” Love, I am not ‘as you say’, I only wish I were. It would give me something to remember. There is time yet.”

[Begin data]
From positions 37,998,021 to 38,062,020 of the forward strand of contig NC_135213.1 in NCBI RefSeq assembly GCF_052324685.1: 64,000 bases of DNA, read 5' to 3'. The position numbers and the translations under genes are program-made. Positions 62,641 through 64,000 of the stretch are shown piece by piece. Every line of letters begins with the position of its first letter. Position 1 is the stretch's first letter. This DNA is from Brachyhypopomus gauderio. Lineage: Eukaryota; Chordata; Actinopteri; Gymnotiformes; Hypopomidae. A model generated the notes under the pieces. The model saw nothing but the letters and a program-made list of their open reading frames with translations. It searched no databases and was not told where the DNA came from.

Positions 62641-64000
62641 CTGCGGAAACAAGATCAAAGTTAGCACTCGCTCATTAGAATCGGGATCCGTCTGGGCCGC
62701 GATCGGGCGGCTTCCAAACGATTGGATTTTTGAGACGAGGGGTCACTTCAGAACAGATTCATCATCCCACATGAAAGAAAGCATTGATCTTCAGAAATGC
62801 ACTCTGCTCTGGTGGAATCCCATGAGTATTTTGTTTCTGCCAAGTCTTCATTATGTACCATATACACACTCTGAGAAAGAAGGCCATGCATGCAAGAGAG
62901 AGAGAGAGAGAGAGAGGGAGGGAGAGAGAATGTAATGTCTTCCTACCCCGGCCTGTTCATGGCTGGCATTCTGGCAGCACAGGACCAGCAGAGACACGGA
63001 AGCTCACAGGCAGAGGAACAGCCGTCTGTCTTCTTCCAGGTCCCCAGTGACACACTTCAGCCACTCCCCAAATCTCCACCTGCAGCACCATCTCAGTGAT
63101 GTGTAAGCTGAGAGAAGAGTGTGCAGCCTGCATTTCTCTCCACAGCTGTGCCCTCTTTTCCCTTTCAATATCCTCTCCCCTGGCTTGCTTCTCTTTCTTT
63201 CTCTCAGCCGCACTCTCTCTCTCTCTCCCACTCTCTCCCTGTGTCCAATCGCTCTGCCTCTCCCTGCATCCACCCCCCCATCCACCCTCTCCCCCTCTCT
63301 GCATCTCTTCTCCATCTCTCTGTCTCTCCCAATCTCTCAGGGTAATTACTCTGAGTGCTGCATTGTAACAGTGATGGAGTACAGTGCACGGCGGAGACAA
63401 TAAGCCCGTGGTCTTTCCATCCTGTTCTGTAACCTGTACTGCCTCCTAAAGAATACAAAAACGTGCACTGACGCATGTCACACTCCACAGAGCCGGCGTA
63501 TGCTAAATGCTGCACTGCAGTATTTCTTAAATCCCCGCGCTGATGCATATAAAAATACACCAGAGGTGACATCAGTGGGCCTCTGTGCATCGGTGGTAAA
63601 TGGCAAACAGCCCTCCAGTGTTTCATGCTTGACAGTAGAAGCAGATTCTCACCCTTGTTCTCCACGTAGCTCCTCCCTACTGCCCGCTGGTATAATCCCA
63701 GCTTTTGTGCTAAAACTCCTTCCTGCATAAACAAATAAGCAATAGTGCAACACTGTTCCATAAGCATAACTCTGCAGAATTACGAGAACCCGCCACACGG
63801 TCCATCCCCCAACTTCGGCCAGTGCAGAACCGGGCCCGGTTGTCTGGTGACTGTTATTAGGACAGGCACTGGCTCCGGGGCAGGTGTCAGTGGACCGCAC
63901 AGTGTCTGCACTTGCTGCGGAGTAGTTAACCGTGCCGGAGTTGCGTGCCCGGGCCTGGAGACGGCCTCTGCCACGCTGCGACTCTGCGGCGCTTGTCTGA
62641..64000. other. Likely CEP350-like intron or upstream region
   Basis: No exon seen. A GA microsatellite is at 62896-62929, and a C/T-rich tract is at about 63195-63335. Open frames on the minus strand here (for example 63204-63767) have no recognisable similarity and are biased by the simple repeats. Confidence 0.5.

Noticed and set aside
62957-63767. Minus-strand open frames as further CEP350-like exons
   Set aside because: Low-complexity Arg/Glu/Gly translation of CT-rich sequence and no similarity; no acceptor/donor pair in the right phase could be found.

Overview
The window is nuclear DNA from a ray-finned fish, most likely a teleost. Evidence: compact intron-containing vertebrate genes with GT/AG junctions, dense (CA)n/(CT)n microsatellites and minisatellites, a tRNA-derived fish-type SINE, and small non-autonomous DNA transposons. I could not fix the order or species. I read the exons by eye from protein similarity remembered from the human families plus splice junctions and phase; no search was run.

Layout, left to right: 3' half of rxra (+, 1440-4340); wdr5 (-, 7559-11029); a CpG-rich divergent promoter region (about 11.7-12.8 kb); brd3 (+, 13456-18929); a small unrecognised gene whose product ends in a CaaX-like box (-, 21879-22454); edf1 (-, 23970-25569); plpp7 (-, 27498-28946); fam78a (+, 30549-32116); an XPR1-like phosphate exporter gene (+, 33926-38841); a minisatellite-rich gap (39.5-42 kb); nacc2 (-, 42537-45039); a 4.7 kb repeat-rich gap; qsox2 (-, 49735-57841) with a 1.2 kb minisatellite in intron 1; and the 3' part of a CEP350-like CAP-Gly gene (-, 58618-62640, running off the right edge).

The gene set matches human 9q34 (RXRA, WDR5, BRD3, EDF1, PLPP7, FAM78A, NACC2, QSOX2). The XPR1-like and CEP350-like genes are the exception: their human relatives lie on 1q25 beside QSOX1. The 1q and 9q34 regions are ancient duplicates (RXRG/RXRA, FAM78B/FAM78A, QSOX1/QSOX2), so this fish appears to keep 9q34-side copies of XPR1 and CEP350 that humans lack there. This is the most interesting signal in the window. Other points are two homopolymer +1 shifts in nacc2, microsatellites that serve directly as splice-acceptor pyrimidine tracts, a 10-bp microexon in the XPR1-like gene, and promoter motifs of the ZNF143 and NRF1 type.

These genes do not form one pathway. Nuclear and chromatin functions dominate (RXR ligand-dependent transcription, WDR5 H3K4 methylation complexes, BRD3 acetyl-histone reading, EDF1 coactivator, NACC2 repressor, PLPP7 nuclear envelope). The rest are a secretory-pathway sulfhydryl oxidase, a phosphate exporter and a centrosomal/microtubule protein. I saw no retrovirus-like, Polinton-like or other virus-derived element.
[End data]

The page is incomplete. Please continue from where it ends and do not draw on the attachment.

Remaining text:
She might have been pregnant with Cliffe’s child. His self deception was completely shattered, and as he struggled vicously with his wife to retrieve a second letter which she would not let him read, his fury empowered him to inflict what the Coroner later described as the “extensive injuries” with the flat iron, which killed her. Judge and jury were satisfied that the shock of this sudden revelation was enough to temporarily deprive Morris of his sanity, and mitigate the crime to manslaughter instead of murder, and Morris was sentenced to five years hard labour for his misdemeanour. Today, as in 1937, the Tippers are still farming at Lupin, and the Hills at Orgreave. Like the Morrises and William Cliffe the latter are originally from our neighbouring county of Cheshire. In the 1930’s, the youngest of the Hill family were able to safely make their way along the the road to school in Kings Bromley in a pony and trap, and much of the other traffic comprised cyclists – pedalling not for recreation, but out of necessity. Near the site where the Old Tollgate Cottage stood, the road has changed course. A sharp bend that someone must have deemed dangerous, but which actually had the effect of slowing most traffic down, has been ironed out, and its old surface is used to stockpile highway surfacing. Of the cottage itself, no trace remains above ground level, bar scattered fragments of rubble and the broken detritus of domestic life. The Bourne Brook still goes babbling through, intersecting the road and dividing the parishes, insouciant.